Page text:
Aaron COO: 4 Leadership Mistakes
Moses took over a failing corporation that had a brilliant founder, but was plagued by internal discord. After delivering some miraculous results that impacted the world, these people found themselves under dictatorial leadership. Moses comes in to lead them to the Promise Land but not without some resistance and lessons we can all learn from along the way.
What Went Wrong?
Before we look at what Moses did right let’s see what Aaron the COO did wrong. Moses was away at an executive retreat with his assistant, Joshua. Meanwhile Aaron is left to lead the organization, and we see he makes a few common mistakes right of the bat.
He didn’t honor up (Exodus 32:1)
When the people complained against Moses, Aaron didn’t step up to honor his leader with a defense. Instead of guarding Moses’s leadership, Aaron gave room for complaints and tried to be the solution to the void people saw in Moses’s leadership.
He didn’t practice sacrificial leadership (Exodus 32:2-3)
Aaron had the people bring their best to him instead of him giving them his best. Getting to the top is not about having the most people serving you. Filling a leadership role is about being in the best position to serve the most people. The top of the org chart is not for those who want to prop their feet up.
He put a spiritual skin on a selfish ambition (Exodus 32:4)
It is very easy in church environments to mistake grand plans for God’s plan. We must be careful to not call something God that didn’t originate with Him. We shouldn’t dress up a need to be noticed with a good cause. God’s plans always draw people closer to Him, before they lift up the false idols of success, competition, and popularity.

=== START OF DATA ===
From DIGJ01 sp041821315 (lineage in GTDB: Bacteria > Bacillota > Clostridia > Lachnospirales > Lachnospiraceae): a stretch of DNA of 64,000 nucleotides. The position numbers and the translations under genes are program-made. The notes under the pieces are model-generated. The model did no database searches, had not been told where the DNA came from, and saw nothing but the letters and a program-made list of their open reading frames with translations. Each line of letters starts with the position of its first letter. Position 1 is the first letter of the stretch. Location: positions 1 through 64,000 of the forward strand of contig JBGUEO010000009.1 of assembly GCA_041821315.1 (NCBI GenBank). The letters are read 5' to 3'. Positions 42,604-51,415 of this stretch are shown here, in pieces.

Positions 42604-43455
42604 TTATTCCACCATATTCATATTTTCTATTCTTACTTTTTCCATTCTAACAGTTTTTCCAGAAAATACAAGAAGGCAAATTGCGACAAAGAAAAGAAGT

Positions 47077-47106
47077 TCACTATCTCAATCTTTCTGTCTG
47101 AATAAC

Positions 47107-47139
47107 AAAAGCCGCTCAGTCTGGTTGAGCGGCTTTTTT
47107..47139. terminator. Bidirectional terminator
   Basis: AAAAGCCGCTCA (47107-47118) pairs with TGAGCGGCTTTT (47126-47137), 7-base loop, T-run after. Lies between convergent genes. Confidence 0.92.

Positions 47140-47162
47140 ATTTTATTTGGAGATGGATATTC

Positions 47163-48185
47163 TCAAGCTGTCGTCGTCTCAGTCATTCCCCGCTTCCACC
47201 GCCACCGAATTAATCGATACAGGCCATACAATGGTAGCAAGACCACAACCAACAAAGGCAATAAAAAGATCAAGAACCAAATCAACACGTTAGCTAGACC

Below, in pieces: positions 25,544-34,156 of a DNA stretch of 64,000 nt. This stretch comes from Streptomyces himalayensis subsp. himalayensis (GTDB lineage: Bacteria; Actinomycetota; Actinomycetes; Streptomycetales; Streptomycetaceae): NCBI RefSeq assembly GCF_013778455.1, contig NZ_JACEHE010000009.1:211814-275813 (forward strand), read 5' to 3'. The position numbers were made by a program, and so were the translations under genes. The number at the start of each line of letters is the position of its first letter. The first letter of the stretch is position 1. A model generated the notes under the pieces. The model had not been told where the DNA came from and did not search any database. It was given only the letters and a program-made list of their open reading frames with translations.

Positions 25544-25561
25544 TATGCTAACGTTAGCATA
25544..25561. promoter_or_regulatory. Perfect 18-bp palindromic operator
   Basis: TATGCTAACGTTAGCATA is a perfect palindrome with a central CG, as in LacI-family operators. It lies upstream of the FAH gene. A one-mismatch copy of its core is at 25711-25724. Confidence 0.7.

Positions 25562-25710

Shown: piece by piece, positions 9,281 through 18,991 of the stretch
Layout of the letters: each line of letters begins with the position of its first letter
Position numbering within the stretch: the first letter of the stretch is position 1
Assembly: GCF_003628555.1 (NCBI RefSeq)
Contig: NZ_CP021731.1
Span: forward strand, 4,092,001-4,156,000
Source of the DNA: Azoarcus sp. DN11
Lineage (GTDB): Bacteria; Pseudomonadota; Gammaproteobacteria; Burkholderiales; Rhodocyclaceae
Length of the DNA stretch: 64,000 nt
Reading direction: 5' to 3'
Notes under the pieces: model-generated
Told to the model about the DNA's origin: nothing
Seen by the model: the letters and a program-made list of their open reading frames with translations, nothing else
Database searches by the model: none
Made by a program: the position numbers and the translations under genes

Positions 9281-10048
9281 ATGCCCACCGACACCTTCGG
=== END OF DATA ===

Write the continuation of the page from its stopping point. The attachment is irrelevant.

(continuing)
His was reactive instead of proactive (Exodus 32:5)
Aaron waited for the problem to occur, and then chose a solution that would be the most popular over the most effective. We must lead with foresight and learn from hindsight. Reactive leaders display passivity in moments of need, and prioritize stabilizing the boat instead of plugging the hole.
The result of Aaron’s leadership is that his team drifted off mission and began to crumble from the inside out (Exodus 32:7-8). He lost the leadership battle by allowing his position to become about him, and then protecting that position by pleasing people. Reactive leaders see pleasing people as the solution, while proactive leaders know protecting people is the priority. Reactive leaders don’t want to compromise their popularity, while proactive leaders don’t want to compromise the values that protect people and the vision that keeps the mission clear and secure.
This is part 1 of 2 of Moses CEO. Next up are the four things Moses did to turn this situation around. Be the first to get the latest post by subscribing here.
If you are interested in a great leadership fable that talks about pulling together as a team checkout The Five Dysfunctions of a Team.